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About SubModLib

SubModLib is an easy-to-use, efficient and scalable Python library for submodular optimization with a C++ optimization engine. Submodlib finds its application in summarization, data subset selection, hyper parameter tuning, efficient training etc. Through a rich API, it offers a great deal of flexibility in the way it can be used.

Please check out our latest arxiv preprint:

Salient Features

  • Rich suite of functions for a wide variety of subset selection tasks:
    • regular set (submodular) functions
    • submodular mutual information functions
    • conditional gain functions
    • conditional mutual information functions
  • Supports different types of optimizers
    • naive greedy
    • lazy (accelerated) greedy
    • stochastic (random) greedy
    • lazier than lazy greedy
  • Combines the best of Python's ease of use and C++'s efficiency
  • Rich API which gives a variety of options to the user. See this notebook for an example of different usage patterns
  • De-coupled function and optimizer paradigm makes it suitable for a wide-variety of tasks
  • Comprehensive documentation (available here)

Google Colab Notebooks Demonstrating the power of SubModLib and sample usage


Alternative 1

  • $ pip install -i --extra-index-url submodlib

Alternative 2 (if local docs need to be built and test cases need to be run)

  • $ git clone
  • $ cd submodlib
  • $ pip install .
  • Latest documentation is available at readthedocs. However, if local documentation is required to be built, follow these steps::
    • $ pip install -U sphinx
    • $ pip install sphinxcontrib-bibtex
    • $ pip install sphinx-rtd-theme
    • $ cd docs
    • $ make clean html
  • To run the tests, follow these steps:
    • $ pip install pytest
    • $ pytest # this runs ALL tests
    • $ pytest -m <marker> --verbose --disable-warnings -rA # this runs test specified by the . Possible markers are mentioned in pyproject.toml file.


It is very easy to get started with submodlib. Using a submodular function in submodlib essentially boils down to just two steps:

  1. instantiate the corresponding function object
  2. invoke the desired method on the created object

The most frequently used methods are:

  1. f.evaluate() - takes a subset and returns the score of the subset as computed by the function f
  2. f.marginalGain() - takes a subset and an element and returns the marginal gain of adding the element to the subset, as computed by f
  3. f.maximize() - takes a budget and an optimizer to return an optimal set as a result of maximizing f

For example,

from submodlib import FacilityLocationFunction
objFL = FacilityLocationFunction(n=43, data=groundData, mode="dense", metric="euclidean")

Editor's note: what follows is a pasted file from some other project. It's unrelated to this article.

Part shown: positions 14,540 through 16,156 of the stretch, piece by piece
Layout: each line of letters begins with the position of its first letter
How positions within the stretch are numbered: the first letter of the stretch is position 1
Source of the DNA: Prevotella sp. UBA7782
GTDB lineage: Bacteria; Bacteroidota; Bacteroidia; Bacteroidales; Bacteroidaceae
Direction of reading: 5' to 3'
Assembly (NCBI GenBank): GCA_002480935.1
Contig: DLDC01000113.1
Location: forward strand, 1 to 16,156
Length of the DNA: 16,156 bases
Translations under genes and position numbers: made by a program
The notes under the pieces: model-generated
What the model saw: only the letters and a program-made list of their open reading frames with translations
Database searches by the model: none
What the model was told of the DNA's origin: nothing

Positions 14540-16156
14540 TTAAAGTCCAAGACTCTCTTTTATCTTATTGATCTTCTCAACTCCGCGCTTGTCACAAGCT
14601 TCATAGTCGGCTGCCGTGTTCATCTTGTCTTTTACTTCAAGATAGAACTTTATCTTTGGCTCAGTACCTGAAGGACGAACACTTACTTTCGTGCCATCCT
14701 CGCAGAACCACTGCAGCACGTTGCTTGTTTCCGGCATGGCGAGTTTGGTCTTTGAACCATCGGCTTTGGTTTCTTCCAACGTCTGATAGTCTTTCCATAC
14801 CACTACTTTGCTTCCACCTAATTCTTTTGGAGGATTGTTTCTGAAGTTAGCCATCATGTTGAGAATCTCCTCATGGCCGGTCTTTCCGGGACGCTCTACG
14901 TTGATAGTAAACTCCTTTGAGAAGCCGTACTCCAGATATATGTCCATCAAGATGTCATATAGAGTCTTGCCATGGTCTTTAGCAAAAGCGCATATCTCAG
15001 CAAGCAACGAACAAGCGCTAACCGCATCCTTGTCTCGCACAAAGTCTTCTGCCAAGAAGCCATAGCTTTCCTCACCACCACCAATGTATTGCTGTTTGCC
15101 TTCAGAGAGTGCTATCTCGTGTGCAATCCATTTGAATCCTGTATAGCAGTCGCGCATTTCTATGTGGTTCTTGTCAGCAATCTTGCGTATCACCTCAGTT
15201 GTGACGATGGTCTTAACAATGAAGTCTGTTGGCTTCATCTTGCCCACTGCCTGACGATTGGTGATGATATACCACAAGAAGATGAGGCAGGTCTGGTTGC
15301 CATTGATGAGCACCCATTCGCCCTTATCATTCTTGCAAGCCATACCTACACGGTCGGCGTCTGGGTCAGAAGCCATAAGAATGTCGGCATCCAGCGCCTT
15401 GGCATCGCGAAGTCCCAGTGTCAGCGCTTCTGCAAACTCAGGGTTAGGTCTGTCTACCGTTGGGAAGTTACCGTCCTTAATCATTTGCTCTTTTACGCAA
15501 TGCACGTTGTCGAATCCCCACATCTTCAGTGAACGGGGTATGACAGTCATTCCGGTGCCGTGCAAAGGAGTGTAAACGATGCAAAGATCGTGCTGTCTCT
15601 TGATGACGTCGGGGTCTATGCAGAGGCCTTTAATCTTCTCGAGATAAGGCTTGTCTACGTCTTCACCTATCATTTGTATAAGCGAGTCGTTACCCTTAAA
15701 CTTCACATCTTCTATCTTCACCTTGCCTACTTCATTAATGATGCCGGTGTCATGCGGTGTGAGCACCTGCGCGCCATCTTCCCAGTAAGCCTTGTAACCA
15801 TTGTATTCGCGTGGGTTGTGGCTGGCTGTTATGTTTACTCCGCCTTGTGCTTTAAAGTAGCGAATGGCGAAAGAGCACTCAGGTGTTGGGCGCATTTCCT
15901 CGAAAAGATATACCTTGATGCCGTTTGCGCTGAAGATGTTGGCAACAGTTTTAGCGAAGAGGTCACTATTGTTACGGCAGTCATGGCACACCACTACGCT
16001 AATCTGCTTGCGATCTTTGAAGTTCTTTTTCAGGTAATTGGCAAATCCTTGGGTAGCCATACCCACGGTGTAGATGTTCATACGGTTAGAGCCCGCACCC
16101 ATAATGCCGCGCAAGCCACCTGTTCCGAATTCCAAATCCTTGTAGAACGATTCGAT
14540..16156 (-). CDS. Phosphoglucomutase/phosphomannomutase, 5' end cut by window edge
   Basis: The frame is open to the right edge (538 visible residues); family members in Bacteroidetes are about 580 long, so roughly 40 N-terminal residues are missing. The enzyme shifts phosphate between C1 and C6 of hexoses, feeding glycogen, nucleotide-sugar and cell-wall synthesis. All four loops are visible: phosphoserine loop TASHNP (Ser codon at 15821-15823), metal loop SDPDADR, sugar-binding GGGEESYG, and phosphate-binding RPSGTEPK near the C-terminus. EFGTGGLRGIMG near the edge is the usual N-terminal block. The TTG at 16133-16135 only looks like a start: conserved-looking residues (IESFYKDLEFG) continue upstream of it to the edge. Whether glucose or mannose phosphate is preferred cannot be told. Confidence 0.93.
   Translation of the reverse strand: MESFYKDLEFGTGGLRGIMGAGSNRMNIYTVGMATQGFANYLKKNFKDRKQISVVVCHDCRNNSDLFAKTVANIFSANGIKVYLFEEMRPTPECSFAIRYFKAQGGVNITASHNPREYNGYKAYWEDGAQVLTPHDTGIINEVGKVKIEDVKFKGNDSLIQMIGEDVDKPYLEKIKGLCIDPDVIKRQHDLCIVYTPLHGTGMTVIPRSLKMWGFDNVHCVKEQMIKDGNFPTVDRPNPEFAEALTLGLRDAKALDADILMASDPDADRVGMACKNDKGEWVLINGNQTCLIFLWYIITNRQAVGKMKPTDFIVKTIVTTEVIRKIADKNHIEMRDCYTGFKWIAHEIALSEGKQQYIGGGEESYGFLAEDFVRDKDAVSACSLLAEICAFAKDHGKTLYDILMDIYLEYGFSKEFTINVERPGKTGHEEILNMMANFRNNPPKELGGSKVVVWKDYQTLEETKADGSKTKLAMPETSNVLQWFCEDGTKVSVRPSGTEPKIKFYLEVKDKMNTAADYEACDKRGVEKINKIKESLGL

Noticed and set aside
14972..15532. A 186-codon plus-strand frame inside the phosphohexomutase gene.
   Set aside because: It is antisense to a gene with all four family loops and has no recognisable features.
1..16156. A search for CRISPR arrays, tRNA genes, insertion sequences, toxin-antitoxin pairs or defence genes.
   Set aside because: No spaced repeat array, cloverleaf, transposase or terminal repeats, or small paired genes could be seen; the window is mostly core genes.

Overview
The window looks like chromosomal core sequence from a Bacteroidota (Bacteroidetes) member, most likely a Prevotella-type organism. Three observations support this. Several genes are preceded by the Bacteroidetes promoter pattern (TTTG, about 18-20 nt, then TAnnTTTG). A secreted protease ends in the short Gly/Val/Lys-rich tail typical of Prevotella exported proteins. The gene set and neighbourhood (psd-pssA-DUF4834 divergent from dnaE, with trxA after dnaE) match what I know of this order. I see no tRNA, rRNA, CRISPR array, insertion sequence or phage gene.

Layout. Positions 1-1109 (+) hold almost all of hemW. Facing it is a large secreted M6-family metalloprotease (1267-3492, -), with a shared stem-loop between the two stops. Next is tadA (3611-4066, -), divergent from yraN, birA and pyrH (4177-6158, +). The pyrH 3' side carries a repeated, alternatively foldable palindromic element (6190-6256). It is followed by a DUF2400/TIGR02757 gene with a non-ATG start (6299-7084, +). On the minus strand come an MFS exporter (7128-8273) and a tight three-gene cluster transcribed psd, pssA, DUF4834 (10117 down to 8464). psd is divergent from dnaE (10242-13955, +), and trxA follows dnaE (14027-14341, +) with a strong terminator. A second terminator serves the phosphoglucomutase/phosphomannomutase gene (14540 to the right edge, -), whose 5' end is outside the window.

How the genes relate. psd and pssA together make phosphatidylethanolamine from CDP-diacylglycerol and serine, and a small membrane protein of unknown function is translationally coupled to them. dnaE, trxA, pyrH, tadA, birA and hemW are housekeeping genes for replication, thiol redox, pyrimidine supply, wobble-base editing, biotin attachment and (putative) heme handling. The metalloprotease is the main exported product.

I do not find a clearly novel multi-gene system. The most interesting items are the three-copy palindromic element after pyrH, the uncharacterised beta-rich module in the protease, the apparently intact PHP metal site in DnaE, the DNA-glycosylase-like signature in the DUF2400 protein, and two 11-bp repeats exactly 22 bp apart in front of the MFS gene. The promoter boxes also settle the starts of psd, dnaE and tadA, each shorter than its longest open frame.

greedyList = objFL.maximize(budget=10,optimizer='NaiveGreedy')

For a more detailed discussion on all possible usage patterns, please see Different Options of Usage


Modelling Capabilities of Different Functions

We demonstrate the representational power and modeling capabilities of different functions qualitatively in the following Google Colab notebooks:

This notebook contains a quantitative analysis of performance of different functions and role of the parameterization in aspects like query-coverage, query-relevance, privacy-irrelevance and diversity for different SMI, CG and CMI functions as observed on synthetically generated dataset. This notebook contains similar analysis on ImageNette dataset.


Sample Application (Image collection summarization)

  • This notebook contains demonstration of using submodlib for an image collection summarization application.

Timing Analysis

To gauge the performance of submodlib, selection by Facility Location was performed on a randomly generated dataset of 1024-dimensional points. Specifically the following code was run for the number of data points ranging from 50 to 10000.

K_dense = helper.create_kernel(dataArray, mode="dense", metric='euclidean', method="other")
obj = FacilityLocationFunction(n=num_samples, mode="dense", sijs=K_dense, separate_rep=False,pybind_mode="array")
obj.maximize(budget=budget,optimizer=optimizer, stopIfZeroGain=False, stopIfNegativeGain=False, verbose=False, show_progress=False)

The above code was timed using Python's timeit module averaged across three executions each. We report the following numbers:

Number of data points Time taken (in seconds)
50 0.00043
100 0.001074
200 0.003024
500 0.016555
1000 0.081773
5000 2.469303
6000 3.563144
7000 4.667065
8000 6.174047
9000 8.010674
10000 9.417298


  • Vishal Kaushal, Ganesh Ramakrishnan and Rishabh Iyer. Currently maintained by CARAML Lab


Should you face any issues or have any feedback or suggestions, please feel free to contact vishal[dot]kaushal[at]


This work is supported by the Ekal Fellowship ( This work is also supported by the National Science Foundation(NSF) under Grant Number 2106937, a startup grant from UT Dallas, as well as Google and Adobe awards.